‘Gatemouth’ Brown

Texas Original

‘Gatemouth’ Brown has plenty of bite

By Greg Cahill

HE’S ONE OF A KIND–a pipe-smoking Texas musician with roots in the Louisiana swamplands, a savvy swing king equally at home with guitar, fiddle, or harmonica, a musical innovator who deftly blends blues, western swing, country, jazz, and Cajun sounds.

Guitarist and singer Clarence “Gatemouth” Brown, 75, hasn’t had a hit in 50 years, but he’s more popular than ever. He is a seven-time Grammy nominee, a multiple winner of the prestigious W.C. Handy Blues Award, and a recipient of the R&B Foundation’s highest honor, the Pioneer Award.

Three years ago, Eric Clapton, Ry Cooder, Sonny Landreth, Leon Russell, and Maria Muldaur paid tribute to Brown on Long Way Home (Verve/Gitanes). Brown followed that with 1997’s Grammy-winning Gate Swings (Verve), a big-band recording that harkened back to Brown’s Texas roots.

His most recent album, the just released American Music, Texas Style (Verve), follows hot on the heels of the recently reissued 1977 nugget Blackjack (Sugar Hill), his first domestically released album.

But Brown isn’t jumping on the swing bandwagon–he damned near invented it.

It was the large-ensemble format that launched Brown’s recording career in 1947, and earned him such hits as “Okie Dokie Stomp,” which showcased his stinging, syncopated guitar lines with suave big-band accompaniment. If you detect a degree of showmanship in Brown’s act, it’s no accident. His first gig was with such swing/vaudeville outfits as W. M. Bimbo and his Brownskin Models and Howard Spencer and the Gay Swingsters.

Born in 1924 in Vinton, La., and raised on a ranch in nearby Orange, Texas, Brown shaped his musical approach in the setting of his rural surroundings and under the keen tutelage of his father, who played guitar, fiddle, and piano. “But my dad did not play the blues,” Brown says. “I grew up on Cajun music, country, and bluegrass. I didn’t know anything about blues until I was a teenager. Even today, some people make the mistake of categorizing me as a blues musician. I do play the blues, but in a positive way, and as just one of my many styles.”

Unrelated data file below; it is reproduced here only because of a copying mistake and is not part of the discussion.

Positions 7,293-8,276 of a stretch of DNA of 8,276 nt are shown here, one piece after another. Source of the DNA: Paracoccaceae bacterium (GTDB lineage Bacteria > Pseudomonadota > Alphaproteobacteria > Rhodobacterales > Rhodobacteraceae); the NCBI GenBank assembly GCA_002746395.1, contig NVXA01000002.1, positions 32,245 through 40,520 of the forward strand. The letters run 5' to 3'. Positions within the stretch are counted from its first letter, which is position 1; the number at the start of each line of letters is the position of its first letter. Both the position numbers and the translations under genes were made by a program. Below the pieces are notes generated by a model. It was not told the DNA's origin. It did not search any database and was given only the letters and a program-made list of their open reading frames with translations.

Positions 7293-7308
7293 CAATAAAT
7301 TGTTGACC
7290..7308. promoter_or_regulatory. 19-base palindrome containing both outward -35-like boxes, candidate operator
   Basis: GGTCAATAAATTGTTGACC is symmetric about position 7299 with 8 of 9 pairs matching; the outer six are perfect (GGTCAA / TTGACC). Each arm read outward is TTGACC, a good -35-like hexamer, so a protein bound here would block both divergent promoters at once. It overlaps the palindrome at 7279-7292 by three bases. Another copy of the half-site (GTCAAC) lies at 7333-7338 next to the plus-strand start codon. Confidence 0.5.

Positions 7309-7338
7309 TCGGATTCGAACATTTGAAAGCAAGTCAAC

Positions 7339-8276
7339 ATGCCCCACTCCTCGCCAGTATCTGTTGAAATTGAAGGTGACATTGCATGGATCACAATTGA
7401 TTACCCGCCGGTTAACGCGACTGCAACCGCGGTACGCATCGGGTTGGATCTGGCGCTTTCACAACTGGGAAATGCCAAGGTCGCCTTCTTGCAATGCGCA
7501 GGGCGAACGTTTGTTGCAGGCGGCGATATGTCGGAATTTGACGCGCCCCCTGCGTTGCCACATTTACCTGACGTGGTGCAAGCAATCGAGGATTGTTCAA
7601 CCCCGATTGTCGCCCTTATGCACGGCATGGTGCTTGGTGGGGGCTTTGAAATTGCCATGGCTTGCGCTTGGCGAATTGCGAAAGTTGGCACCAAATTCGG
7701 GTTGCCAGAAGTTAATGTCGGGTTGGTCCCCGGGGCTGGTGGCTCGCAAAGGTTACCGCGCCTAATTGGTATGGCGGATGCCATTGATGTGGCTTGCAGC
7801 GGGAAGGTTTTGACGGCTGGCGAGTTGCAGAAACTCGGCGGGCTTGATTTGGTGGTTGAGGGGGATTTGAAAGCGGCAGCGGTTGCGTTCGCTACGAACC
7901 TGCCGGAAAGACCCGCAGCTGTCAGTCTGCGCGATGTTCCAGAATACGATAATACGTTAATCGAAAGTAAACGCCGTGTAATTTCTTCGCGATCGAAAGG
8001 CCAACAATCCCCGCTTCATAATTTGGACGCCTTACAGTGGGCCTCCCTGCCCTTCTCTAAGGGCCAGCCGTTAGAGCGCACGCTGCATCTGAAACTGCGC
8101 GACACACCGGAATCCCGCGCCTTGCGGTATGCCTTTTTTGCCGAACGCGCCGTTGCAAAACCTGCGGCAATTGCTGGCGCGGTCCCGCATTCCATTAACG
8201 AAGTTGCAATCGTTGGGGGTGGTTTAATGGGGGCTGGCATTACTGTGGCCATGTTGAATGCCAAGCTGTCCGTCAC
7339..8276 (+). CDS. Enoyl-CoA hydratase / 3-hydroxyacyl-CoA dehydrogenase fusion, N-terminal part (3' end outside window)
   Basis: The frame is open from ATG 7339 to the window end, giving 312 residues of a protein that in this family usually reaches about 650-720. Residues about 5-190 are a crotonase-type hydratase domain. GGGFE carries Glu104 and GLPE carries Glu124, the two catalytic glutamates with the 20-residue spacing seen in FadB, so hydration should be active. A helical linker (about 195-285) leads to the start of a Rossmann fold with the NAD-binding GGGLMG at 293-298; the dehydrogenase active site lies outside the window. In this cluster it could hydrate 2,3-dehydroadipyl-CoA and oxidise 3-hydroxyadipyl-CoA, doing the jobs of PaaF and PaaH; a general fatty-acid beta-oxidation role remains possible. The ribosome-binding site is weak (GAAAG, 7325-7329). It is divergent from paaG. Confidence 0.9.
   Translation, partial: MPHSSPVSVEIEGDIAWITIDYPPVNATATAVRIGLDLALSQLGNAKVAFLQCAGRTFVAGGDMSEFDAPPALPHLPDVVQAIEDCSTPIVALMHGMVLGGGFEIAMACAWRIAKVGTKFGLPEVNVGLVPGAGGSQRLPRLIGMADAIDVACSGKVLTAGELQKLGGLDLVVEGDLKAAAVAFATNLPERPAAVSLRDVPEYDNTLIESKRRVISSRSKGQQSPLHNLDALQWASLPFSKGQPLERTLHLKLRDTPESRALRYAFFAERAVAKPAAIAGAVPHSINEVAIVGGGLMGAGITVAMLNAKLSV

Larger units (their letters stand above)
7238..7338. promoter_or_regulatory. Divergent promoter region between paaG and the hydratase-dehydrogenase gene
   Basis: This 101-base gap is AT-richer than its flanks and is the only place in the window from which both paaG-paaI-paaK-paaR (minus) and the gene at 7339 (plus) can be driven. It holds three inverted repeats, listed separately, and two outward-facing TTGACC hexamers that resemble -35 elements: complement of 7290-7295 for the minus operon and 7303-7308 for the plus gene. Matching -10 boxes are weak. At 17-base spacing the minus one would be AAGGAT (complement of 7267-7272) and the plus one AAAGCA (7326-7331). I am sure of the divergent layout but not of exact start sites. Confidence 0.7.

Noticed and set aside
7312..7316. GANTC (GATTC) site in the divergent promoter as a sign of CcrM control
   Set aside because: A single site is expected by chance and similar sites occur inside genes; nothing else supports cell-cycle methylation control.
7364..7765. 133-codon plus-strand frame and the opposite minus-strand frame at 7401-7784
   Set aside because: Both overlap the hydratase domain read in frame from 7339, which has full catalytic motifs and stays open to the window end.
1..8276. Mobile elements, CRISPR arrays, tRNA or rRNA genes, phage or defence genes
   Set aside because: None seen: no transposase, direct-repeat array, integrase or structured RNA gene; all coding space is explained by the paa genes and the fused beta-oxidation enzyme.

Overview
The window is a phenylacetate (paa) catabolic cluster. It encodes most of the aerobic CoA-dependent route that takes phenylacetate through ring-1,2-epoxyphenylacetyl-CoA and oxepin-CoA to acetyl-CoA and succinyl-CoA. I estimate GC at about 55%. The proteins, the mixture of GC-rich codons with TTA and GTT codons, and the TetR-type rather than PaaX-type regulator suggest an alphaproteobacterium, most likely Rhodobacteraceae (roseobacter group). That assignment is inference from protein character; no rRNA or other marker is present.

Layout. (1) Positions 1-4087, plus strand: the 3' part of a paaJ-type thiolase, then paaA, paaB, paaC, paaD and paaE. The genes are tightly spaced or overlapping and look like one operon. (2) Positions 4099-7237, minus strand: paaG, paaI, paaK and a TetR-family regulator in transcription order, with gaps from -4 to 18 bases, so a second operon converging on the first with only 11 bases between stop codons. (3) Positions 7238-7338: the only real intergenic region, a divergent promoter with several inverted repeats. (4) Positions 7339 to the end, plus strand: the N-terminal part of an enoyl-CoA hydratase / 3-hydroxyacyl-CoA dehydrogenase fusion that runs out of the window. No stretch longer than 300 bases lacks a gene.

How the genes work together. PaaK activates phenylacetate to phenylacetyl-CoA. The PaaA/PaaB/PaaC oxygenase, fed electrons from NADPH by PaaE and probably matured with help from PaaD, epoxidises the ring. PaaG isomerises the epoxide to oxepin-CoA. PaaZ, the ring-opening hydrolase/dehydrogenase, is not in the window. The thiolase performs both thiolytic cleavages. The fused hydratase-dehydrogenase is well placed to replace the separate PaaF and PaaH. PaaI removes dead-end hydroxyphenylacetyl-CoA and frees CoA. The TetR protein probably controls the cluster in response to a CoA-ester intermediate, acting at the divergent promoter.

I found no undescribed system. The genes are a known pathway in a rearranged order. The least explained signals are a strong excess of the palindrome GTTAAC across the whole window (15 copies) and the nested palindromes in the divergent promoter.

His first big break came in 1947 when a then-young Brown sat in at a Houston nightclub for an ailing T-Bone Walker. “I bulldozed my way onto the bandstand, picked up a guitar, and made my debut right there.”

A management contract with nightclub owner Don Robey and a Peacock Records contract followed. But the road to fame hasn’t been easy. Brown had to struggle for years to free himself from Robey, who took songwriter’s credit for many of Brown’s songs.

These days, Brown tours seldom. “I’m backin’ down a bit, man, it got to me,” he recently told Billboard magazine. Meanwhile, the show is a chance for a new generation of swing fans to catch a Texas original. “Hopefully, we’ll have a chance to make sure that some younger people get to hear this,” Verve executive David Neidhart says.

“I think the guitar playing will blow people away–how interesting and unconventional a lot of what he does is.”

Clarence “Gatemouth” Brown performs Friday, Aug. 13, at 9 p.m. at the Phoenix Theatre, 201 Washington St., Petaluma. Tickets are $15.

From the August 12-18, 1999 issue of the Sonoma County Independent.

© Metro Publishing Inc.

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